Growing an Art Business with Print on Demand

by Carolyn Edlund

Here’s how one artist expanded his business by offering merchandise using his designs.


Abstracting painting in orange and black by Patrick Jansen

“Marked” acrylic, 60×80 cm, original abstract painting by Patrick Jansen


Dutch artist Patrick Jansen produced a collection of abstract paintings with the intention of selling his original art. But then he realized he could leverage his work and create ongoing income by having his designs printed on all types of products. There are different ways to do this , including the use of Print on Demand (POD) services.

POD providers run marketplace websites where artists can build their own shops, upload images, and designate products they wish to sell. They have shopping carts, fulfillment and customer service included in the deal, and take a percentage of every order they ship. This allows artists to increase sales by expanding their offering to include a spread of products and price points. But POD is not for everyone; it’s just one option for artists looking to monetize their business. Many artists choose to sell only original work, or their art might not be appropriate for use on products.


Pillows in different abstract bold colors by Patrick Jansen

Patrick Jansen sells pillows featuring his abstract art.


Jansen realized that his bold, colorful abstracts were a good fit for the POD market. He researched different providers, and selected RedBubble because of overall good reviews, the breadth of product choices and ease of use. He found that he could freely change the profit margin to earn more on sales, and tweak that margin over time to find what worked best.

Artists can face some challenges when selling on a POD site. “There is a lot of competition, so you have to do marketing to attract people to your shop,” Jansen says. “There is a very small chance that your products will be on their front page, so it’s up to you. They also require high resolution photographs. You should have professional quality photographs, with good lighting.”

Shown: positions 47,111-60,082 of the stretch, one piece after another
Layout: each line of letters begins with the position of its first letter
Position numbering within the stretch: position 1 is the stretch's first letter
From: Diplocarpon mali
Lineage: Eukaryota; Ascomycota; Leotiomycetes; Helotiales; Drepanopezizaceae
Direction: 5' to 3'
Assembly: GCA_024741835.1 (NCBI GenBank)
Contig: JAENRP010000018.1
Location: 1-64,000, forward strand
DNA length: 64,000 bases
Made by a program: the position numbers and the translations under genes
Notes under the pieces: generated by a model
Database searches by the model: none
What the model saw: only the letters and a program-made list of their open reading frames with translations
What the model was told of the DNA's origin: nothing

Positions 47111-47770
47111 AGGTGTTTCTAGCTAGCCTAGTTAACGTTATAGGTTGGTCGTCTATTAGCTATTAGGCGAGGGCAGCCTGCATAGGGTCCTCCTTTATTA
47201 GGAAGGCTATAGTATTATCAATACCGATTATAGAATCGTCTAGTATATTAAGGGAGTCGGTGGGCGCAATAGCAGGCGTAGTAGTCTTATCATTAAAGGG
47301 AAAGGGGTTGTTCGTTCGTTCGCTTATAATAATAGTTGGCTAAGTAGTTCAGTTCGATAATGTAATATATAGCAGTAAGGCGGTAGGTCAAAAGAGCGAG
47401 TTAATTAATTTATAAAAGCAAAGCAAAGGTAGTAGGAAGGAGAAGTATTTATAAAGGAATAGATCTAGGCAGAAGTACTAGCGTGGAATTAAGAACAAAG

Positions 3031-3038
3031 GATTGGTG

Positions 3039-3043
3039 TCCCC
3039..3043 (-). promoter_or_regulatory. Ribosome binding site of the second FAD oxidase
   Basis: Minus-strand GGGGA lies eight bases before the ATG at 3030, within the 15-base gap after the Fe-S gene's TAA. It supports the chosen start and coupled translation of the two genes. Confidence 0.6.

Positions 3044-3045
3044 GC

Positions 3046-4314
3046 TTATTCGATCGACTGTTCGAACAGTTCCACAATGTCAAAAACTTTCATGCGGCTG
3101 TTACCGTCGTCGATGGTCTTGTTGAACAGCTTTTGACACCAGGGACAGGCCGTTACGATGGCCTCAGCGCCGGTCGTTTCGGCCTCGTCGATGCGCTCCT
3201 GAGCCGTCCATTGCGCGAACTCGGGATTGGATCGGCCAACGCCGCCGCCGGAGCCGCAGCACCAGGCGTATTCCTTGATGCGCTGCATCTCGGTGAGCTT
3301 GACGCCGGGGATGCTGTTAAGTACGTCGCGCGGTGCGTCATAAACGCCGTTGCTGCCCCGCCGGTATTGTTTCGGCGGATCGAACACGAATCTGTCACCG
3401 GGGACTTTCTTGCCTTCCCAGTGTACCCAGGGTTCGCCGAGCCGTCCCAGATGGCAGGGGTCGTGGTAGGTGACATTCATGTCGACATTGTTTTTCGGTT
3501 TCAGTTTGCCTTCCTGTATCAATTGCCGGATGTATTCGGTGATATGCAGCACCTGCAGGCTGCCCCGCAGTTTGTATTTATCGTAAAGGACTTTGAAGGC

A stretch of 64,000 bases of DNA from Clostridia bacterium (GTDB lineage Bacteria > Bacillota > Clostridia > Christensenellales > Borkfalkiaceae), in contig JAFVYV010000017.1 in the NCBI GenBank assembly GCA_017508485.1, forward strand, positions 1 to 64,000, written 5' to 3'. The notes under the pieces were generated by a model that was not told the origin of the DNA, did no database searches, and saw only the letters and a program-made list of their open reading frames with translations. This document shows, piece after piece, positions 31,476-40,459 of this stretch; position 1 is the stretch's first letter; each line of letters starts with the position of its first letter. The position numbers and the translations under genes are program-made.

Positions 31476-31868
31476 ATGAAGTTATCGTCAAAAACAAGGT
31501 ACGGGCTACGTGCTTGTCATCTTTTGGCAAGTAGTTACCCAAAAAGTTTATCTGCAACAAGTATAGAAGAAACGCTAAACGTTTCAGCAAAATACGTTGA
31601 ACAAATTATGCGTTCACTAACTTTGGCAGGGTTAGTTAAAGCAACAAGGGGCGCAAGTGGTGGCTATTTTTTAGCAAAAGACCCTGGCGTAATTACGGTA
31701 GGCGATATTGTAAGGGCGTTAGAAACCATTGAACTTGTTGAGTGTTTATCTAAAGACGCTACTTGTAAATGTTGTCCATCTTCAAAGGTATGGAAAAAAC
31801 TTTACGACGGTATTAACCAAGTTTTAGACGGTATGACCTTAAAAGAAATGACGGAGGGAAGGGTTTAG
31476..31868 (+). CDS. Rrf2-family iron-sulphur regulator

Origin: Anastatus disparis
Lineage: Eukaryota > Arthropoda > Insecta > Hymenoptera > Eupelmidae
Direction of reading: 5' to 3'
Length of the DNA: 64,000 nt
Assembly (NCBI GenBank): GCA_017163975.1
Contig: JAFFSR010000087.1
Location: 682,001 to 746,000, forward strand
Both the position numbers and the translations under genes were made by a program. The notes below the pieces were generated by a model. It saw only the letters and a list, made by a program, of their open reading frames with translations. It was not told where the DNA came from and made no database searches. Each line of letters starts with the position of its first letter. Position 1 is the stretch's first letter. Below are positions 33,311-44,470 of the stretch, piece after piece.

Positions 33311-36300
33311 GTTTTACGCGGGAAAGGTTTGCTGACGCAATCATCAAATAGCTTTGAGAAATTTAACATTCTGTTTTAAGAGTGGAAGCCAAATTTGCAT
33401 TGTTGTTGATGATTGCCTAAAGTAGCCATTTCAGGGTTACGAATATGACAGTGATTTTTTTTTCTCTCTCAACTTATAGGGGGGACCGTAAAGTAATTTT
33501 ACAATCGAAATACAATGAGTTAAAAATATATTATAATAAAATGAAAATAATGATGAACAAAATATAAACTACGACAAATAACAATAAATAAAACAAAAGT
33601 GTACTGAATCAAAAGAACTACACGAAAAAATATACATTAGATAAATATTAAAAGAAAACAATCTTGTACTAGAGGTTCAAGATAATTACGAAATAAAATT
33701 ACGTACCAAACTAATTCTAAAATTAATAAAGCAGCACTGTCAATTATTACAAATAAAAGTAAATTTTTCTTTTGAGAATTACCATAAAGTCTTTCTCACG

Wall clock with abstract art by Patrick Jansen

Print on Demand products range from wearables to household goods, like this wall clock with Patrick Jansen’s design.


Building an artist shop on RedBubble was relatively easy. “You can upload images and get your products up and running quickly. I think in the end it can pay off; this is one way to get traction,” he explains. “Offering merch is extra income, and lets you reach a massive audience. There is no limit to your sales there.”

Jansen looked at his existing body of work for the purpose of choosing art for merchandise, then tested each piece of art on different products to see the result and make decisions on the best fit. He ended up with a grouping of about one third of his paintings that worked as a unified collection.


Print on Demand coffee mug with abstract art by Patrick Jansen

Jansen’s abstract art translates well into product design.


Than he began building out product offerings, finding “there were a few products I didn’t want to use, they didn’t look quite right. I started with just a couple items, but then found more and kept adding them to my line of products.”

He currently has more than 20 different options in his shop. “Phone cases, masks, backpacks, pillows and socks work very well with my designs,” he says. “My art really pops, so it looks great on accent pieces.”

He learned a lot from the process of working with POD templates, and recommends that artists be open to adapting their work. “Use Photoshop first to play with your designs before placing on products,” he says. “You may have to crop your art or make it in certain shapes to go with their templates. If you know what you want beforehand, you could literally plan to create designs for merchandise.” He suggests that artists also place orders for POD items so they can see the quality of the products they will be selling.


Abstract design on a backpack by Patrick Jansen

Patrick Jansen’s abstract artwork, translated into a backpack design.


In terms of marketing, Jansen is currently focused on social media. “I’m posting Instagram stories and in my feed,” he said. “I use Instagram in English. I’ve been changing my Instagram profile link to match the products I’m promoting. I believe I have a larger Dutch audience for my Facebook page, so I use my native language there.”

Jansen uses product shots and collages often in social media posts, experimenting with this approach to show off the designs. “I want to inspire people with the bold colors and unique work I’m making,” he says. “I feel that this helps people express their own personalities. So far I’ve made a few sales and all of my customers have contacted me with positive feedback.”

In the future, he plans to set up a proprietary art website to sell original paintings, then link to his RedBubble store for additional shopping. He says, “As I add more art to my portfolio, I’ll be able to eventually bring in new series of designs and grow my entire collection.”



Want to stay current on cutting edge business articles from Artsy Shark, plus artist features, and an invitation to the next Call for Artists? Subscribe to our twice-monthly Updates, and get a free e-book on Where to Sell Art Online right now!


Speak Your Mind